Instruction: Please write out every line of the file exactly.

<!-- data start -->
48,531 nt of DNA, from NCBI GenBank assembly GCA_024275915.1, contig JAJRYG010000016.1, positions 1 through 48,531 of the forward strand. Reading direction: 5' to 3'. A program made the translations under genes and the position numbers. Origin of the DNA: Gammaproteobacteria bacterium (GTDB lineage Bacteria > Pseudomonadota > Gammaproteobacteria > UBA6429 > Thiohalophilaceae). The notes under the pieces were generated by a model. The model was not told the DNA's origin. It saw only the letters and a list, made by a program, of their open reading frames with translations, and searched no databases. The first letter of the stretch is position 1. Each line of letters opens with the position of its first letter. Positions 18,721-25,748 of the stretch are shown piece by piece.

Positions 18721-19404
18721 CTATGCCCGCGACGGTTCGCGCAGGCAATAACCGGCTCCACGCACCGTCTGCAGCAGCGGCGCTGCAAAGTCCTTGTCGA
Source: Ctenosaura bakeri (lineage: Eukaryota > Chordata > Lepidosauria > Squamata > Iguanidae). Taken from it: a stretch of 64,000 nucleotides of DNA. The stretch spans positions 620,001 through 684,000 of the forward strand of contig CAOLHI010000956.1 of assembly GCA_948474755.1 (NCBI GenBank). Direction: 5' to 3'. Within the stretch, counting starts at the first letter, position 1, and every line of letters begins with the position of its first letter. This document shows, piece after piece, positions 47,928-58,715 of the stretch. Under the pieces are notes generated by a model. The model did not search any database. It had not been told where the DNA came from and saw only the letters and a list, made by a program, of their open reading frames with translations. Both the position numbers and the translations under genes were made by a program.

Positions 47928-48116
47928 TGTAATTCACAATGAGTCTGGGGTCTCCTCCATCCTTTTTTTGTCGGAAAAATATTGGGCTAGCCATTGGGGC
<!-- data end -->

48,531 nt of DNA, from NCBI GenBank assembly GCA_024275915.1, contig JAJRYG010000016.1, positions 1 through 48,531 of the forward strand. Reading direction: 5' to 3'. A program made the translations under genes and the position numbers. Origin of the DNA: Gammaproteobacteria bacterium (GTDB lineage Bacteria > Pseudomonadota > Gammaproteobacteria > UBA6429 > Thiohalophilaceae). The notes under the pieces were generated by a model. The model was not told the DNA's origin. It saw only the letters and a list, made by a program, of their open reading frames with translations, and searched no databases. The first letter of the stretch is position 1. Each line of letters opens with the position of its first letter. Positions 18,721-25,748 of the stretch are shown piece by piece.

Positions 18721-19404
18721 CTATGCCCGCGACGGTTCGCGCAGGCAATAACCGGCTCCACGCACCGTCTGCAGCAGCGGCGCTGCAAAGTCCTTGTCGA
Source: Ctenosaura bakeri (lineage: Eukaryota > Chordata > Lepidosauria > Squamata > Iguanidae). Taken from it: a stretch of 64,000 nucleotides of DNA. The stretch spans positions 620,001 through 684,000 of the forward strand of contig CAOLHI010000956.1 of assembly GCA_948474755.1 (NCBI GenBank). Direction: 5' to 3'. Within the stretch, counting starts at the first letter, position 1, and every line of letters begins with the position of its first letter. This document shows, piece after piece, positions 47,928-58,715 of the stretch. Under the pieces are notes generated by a model. The model did not search any database. It had not been told where the DNA came from and saw only the letters and a list, made by a program, of their open reading frames with translations. Both the position numbers and the translations under genes were made by a program.

Positions 47928-48116
47928 TGTAATTCACAATGAGTCTGGGGTCTCCTCCATCCTTTTTTTGTCGGAAAAATATTGGGCTAGCCATTGGGGC